PESHAWAR: Several militant groups are likely to face off in a clash as armed fighters have started taking positions inside Afghan territory near Pakistan's Mohmand agency bordering Afghanistan, reliable sources told Dawn.com on Saturday.
Groups of fighters comprising Lashkar-i-Taiba, Ansarul Islam, Afghan Taliban militants and local militia have started taking positions inside Afghan territory, safe havens for the Tehrik-i-Taliban Pakistan (TTP) from where they are known to have previously launched attacks inside Pakistan, the sources said.
The sources said an assault was imminent against the outlawed TTP militants, who have waged a war against the Pakistani state and launched several attacks against its Army.
Ehsanullah Ehsan, a spokesman for the banned militant group, confirmed an attack was planned against Pakistani Taliban positions inside Afghanistan’s Kunar province bordering Pakistan, but warned it may result in major bloodshed.
“We have old enmity with Ansarul Islam and some other militant groups who want to avenge their own fights and losses now. They are planning a major attack on us in the bordering areas along Mohmand Agency,” he said, speaking via telephone from an undisclosed location.
A Taliban insider said that the clash might be a continuation of the killing of militant commander Shah Sahib, who led another Islamist group engaged in fighting US-led Nato troops in Afghanistan and was based in Mohmand Agency since 2006.
TTP militants led by Umar Khalid Khurrasani attacked the training centre of the Shah group on July 19, 2008, killing many, including Shah Sahib. Most of the Shah Sahib loyalist were either kidnapped or killed and the group was eliminated from the Mohmand agency.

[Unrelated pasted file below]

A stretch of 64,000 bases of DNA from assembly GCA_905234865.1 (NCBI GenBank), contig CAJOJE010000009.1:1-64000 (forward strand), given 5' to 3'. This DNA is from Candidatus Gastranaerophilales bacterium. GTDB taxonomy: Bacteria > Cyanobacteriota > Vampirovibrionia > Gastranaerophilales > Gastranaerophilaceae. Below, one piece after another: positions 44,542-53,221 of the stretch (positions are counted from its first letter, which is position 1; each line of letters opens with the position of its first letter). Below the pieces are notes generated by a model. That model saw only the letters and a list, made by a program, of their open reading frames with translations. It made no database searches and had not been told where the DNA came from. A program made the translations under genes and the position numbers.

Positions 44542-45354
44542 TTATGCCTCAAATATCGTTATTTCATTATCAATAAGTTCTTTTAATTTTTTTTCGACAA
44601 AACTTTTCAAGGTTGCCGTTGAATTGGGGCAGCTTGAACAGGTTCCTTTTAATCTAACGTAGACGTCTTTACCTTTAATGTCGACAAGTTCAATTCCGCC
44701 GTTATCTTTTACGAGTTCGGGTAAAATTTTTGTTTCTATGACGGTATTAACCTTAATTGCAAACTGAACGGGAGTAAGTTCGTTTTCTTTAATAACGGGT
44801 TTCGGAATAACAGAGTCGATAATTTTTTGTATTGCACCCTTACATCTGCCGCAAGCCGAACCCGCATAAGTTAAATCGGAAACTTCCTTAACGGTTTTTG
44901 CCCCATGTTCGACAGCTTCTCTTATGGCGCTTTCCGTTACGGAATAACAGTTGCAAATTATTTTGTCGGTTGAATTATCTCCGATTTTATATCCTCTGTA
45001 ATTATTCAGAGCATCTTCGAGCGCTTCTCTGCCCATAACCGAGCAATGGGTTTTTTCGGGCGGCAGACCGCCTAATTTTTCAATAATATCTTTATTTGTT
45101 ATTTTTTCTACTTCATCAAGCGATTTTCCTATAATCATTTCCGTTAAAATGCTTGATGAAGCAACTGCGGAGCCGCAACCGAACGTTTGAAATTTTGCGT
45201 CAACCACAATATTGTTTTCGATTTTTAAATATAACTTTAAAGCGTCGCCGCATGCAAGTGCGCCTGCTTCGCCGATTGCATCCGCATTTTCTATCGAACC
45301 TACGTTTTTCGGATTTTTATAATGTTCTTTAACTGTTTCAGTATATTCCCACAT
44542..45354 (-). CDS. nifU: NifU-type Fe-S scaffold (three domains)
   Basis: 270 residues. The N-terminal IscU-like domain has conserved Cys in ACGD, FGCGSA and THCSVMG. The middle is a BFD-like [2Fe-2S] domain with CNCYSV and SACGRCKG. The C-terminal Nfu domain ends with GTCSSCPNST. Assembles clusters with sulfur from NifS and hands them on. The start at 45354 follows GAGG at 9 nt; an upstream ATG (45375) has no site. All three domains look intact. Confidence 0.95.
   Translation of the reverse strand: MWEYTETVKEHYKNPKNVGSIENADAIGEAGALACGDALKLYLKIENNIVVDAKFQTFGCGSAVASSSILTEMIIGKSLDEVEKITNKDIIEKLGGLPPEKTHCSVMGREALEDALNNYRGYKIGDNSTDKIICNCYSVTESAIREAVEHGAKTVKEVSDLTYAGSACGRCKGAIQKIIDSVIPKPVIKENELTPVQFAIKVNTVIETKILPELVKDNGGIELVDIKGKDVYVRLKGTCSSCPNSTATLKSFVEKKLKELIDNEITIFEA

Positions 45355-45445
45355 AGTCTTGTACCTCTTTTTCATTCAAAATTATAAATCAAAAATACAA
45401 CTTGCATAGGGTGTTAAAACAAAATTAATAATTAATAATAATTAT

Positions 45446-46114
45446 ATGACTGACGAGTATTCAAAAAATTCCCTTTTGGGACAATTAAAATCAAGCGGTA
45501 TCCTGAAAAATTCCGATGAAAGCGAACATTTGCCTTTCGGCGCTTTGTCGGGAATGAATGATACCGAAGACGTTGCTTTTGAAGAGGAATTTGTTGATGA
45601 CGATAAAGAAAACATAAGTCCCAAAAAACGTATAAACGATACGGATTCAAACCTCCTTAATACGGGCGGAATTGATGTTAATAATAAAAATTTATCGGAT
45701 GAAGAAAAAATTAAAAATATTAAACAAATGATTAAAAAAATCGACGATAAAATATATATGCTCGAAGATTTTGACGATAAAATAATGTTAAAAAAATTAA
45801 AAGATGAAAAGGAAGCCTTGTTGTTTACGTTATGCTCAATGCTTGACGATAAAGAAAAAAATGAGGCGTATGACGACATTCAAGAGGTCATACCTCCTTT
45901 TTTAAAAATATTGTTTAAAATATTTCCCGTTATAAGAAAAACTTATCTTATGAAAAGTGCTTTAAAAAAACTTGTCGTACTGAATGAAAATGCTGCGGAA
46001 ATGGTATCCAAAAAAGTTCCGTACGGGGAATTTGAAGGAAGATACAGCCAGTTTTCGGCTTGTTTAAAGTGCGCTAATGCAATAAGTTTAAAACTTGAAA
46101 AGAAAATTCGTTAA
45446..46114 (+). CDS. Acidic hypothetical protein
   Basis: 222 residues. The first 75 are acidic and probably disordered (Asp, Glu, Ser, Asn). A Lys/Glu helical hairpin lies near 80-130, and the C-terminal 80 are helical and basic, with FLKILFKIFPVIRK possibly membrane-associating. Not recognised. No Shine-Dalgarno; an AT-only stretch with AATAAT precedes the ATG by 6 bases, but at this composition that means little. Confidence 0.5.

Most members of the group are presently part of tribal lashkars (local militias), and the attack being planned was part of their strategy to fight the TTP, said the Taliban insider.
Several Pakistani security personnel have been killed in attacks by hundreds of Taliban militants from alleged safe havens across the border in Afghanistan’s Kunar, Nuristan and Nangarhar provinces bordering Pakistani territory from Dir to Chitral.
Former Pakistani Ambassador to Afghanistan, Rustam Shah Mohmand said there were fears of a huge security vacuum following the planned withdrawal of US and Nato troops from Afghanistan.
The Afghan government has effectively no authority over the vast territory along the Pak-Afghan border, turning it into safe havens for militants, he said.
Shah called the recent tension "a fight for the territory and resources in the bordering area rather than a big clash."
"There is no writ of the Afghan government along the bordering belt with Pakistan. Both Afghan and Pakistani militants have their own interests in the region and infighting is only natural," he said.
Meanwhile, a spokesman for the Lashkar-i-Taiba denied any involvement in the events on the Pakistan-Afghanistan border.
We are not part of any operation against any Taliban group either in Pakistan or Afghanistan, he said, claiming that their operations were only targeted against Indian forces and limited to Indian-administered Kashmir.